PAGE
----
The brand new Olympus OM-D E-M1X body with the following lenses: M.Zuiko 300mm f4 IS Pro with 1.4x teleconverter, M.Zuiko 40-150mm f2.8 Pro, M.Zuiko 12-40mm f2.8 Pro, and the M.Zuiko 7-14mm f2.8 Pro.

In the past week so far I have been testing this on some wildlife and landscape shots along with some HDR images and I am looking forward to seeing how it compares to my Sony a7R3 system.

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The New Luminar 3 with Libraries – the Good, the Bad, and the Ugly

On December 18, 2018 Skylum will be releasing their long awaited DAM (Digital Asset Manager) for Luminar. Called Luminar 3 with Libraries, this will be a free update for everyone who currently owns Luminar 2018 on Mac and Windows.

Originally, it was first talked about being released in 2017. Once that didn’t happen it was next anticipated to be released in early 2018. That didn’t happen either, but now here it finally arrives a couple weeks shy of the end of 2018.

Has the long wait been worth it? Let us find out.

 


Quick Note Before We Get Started

I will be doing a number of free webinars showing off the new Luminar 3 with Libraries between now and December 22. I will update this blog post here once I confirm the dates and I will also be posting it on my Facebook Page as well as in my free-to-join Luminar/Aurora Facebook Group. These will be my own webinars, put on by yours truly 🙂

Join me in one of these webinars to see what is new and to ask any questions you have!!

Two New Webinars have been added, for Saturday, December 15, and Monday, December 17, 2018.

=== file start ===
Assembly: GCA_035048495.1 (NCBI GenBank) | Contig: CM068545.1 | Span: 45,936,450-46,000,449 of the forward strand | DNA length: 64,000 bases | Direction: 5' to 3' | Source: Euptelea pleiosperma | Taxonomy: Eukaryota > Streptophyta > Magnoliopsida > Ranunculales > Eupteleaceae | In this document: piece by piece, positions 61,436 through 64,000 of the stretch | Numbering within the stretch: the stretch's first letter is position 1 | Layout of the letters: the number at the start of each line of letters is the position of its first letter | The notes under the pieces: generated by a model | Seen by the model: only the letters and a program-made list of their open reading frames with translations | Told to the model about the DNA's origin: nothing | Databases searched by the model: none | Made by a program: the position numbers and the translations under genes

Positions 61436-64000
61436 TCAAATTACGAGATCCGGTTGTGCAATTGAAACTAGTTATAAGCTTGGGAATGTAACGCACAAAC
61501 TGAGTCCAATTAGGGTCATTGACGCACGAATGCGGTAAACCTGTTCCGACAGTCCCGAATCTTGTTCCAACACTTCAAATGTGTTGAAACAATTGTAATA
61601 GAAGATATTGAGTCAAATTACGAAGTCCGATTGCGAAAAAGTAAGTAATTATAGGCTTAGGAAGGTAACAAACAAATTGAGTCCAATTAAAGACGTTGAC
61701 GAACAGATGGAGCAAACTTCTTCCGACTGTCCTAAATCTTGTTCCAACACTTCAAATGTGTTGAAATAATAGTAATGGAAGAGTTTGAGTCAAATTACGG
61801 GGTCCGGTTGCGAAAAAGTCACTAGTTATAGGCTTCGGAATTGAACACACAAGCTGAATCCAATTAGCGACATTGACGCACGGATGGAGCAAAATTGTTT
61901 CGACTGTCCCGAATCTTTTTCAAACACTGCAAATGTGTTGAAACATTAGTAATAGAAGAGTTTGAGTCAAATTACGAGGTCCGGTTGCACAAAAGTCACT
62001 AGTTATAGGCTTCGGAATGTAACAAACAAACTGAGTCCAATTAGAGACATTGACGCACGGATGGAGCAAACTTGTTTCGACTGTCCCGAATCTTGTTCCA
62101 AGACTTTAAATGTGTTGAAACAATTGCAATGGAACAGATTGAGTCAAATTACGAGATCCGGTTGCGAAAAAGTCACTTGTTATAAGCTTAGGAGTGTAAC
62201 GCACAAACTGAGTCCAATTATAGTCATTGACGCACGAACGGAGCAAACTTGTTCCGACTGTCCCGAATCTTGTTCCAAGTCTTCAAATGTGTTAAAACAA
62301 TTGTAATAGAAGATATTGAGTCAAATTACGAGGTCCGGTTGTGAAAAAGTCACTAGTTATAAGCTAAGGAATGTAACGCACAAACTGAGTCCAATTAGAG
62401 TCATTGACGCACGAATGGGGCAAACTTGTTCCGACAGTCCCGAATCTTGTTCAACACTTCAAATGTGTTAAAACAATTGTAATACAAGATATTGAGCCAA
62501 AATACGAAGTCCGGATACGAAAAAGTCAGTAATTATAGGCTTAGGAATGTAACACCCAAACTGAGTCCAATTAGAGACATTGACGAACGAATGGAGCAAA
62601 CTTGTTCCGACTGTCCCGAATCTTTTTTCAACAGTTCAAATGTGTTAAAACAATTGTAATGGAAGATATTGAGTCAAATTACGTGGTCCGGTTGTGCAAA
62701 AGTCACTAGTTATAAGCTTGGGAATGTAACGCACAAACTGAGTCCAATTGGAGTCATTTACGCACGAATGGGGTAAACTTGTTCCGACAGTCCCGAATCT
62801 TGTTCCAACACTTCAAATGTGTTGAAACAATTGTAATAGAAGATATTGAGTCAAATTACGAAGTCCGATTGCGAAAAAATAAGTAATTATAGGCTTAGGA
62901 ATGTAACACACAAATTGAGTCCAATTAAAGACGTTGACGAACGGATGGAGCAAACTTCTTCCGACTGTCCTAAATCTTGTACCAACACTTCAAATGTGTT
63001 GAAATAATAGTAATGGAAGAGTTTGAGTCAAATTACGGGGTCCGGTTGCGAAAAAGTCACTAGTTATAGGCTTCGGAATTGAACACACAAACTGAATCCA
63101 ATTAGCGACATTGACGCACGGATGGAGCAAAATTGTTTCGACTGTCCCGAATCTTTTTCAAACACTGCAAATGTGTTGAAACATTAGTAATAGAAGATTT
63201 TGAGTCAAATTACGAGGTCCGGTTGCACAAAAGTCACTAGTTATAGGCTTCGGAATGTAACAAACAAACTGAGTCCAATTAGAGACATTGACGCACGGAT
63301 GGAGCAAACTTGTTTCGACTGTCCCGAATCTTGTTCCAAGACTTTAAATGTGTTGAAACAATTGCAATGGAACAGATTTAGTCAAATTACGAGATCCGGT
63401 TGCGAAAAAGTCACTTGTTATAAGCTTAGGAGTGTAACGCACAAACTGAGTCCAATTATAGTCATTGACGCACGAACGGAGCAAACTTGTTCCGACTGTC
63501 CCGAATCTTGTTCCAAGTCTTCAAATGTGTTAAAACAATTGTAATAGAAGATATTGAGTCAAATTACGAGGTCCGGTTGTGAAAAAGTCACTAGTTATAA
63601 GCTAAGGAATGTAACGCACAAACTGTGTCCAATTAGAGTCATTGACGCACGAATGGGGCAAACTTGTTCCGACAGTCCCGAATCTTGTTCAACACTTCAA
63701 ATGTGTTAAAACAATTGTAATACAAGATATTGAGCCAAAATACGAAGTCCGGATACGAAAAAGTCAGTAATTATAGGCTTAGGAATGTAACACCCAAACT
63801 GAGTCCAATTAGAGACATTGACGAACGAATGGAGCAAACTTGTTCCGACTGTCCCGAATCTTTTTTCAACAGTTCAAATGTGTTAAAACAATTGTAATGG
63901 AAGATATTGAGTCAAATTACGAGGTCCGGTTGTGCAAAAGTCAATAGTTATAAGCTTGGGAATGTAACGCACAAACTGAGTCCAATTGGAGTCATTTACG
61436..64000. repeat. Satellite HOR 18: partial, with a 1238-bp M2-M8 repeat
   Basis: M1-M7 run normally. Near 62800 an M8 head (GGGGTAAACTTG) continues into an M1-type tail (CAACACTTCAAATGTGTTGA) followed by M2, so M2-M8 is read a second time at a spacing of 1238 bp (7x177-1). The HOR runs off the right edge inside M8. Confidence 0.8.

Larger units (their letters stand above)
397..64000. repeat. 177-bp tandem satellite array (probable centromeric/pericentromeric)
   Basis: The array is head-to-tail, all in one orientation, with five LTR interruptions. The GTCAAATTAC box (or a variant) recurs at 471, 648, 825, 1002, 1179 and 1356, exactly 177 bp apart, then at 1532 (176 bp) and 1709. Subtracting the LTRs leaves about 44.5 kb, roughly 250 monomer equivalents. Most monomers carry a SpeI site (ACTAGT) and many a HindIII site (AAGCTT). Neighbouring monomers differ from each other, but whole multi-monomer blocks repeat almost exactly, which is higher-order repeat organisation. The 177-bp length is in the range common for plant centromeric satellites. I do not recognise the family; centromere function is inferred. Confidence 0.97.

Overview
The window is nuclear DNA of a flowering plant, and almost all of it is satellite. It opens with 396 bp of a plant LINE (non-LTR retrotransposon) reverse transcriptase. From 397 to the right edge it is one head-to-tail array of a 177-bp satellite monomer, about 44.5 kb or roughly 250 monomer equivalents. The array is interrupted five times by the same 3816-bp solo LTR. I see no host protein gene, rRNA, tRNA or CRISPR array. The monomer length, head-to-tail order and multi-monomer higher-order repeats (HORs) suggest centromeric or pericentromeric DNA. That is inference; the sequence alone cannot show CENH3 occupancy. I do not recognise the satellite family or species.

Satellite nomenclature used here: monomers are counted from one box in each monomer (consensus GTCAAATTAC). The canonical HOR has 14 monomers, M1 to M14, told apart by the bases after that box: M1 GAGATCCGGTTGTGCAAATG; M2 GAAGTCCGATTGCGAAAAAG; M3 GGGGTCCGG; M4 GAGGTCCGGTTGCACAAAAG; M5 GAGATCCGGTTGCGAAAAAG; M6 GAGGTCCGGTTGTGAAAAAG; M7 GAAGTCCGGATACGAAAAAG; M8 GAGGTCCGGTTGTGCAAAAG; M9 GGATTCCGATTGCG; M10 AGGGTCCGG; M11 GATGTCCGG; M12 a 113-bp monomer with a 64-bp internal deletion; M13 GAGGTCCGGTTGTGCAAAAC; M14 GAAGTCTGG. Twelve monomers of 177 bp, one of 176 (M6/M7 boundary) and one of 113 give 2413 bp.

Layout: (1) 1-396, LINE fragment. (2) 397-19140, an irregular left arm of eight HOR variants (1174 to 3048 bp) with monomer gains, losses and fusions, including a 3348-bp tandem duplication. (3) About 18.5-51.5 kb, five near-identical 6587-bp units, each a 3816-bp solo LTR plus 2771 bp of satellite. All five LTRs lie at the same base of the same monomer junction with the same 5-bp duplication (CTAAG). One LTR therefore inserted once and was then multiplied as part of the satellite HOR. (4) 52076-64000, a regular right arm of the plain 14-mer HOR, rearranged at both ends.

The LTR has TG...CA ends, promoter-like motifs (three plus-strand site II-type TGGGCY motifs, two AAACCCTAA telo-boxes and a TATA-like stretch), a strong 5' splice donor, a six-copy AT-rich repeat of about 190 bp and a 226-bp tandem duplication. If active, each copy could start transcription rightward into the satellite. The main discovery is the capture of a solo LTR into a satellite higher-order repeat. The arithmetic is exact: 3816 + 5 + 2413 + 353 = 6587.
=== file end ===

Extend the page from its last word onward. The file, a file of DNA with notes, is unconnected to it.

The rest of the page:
The Good

Since it’s arrival in 2017 Luminar quickly started replacing ON1 as my #1 goto program for enhancing my photographs. At the time, I was still using Capture One Pro and, to a much lesser extent, Lightroom for my RAW files. After some initial adjustments to my RAW file I would send a 16-bit Tiff file to Luminar to finish it off and give it my signature look.

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Luminar 2018 Update v1.1.0 for Windows

Skylum’s Luminar 2018 received an update for Windows today, bringing the current version to v1.1.0 (1235).

In this video I will show you all the new improvements.

Be sure to download my free Luminar presets & workspaces.

Save 10% on Luminar with coupon code mattsuess.

Learn all about Luminar 2018 by purchasing my Mastering Luminar 2018 Online Course

Here are the updates in today’s release that I discuss:

Work faster. Luminar can now launch more quickly. Plus you’ll see a faster-editing performance and better RAM usage.

Save Native files. Be sure to save your editing projects in the new native Luminar format. This makes it easy to come back and edit later. Plus files can be shared between Mac and Windows users.

Clone & Stamp released. Remove objects and blemishes with ease!
LUT Mapping. Any LUT you’ve chosen can now be stored to a preset with no need to link to the original .cube file.

More export control. You can choose to export to the Adobe RGB wide color profile or the ProPhoto space on export. You can also sharpen an exported file which is great for printing.

Better masking controls. Users can adjust both the feather and density controls on a mask to refine the blending of layers. When editing a mask, a user can also press the X hotkey to toggle between Paint/Erase brush mode.

More editing control. Now even more raw formats can be edited natively with our RAW Develop filter. All filters also support advanced blending mode options as well.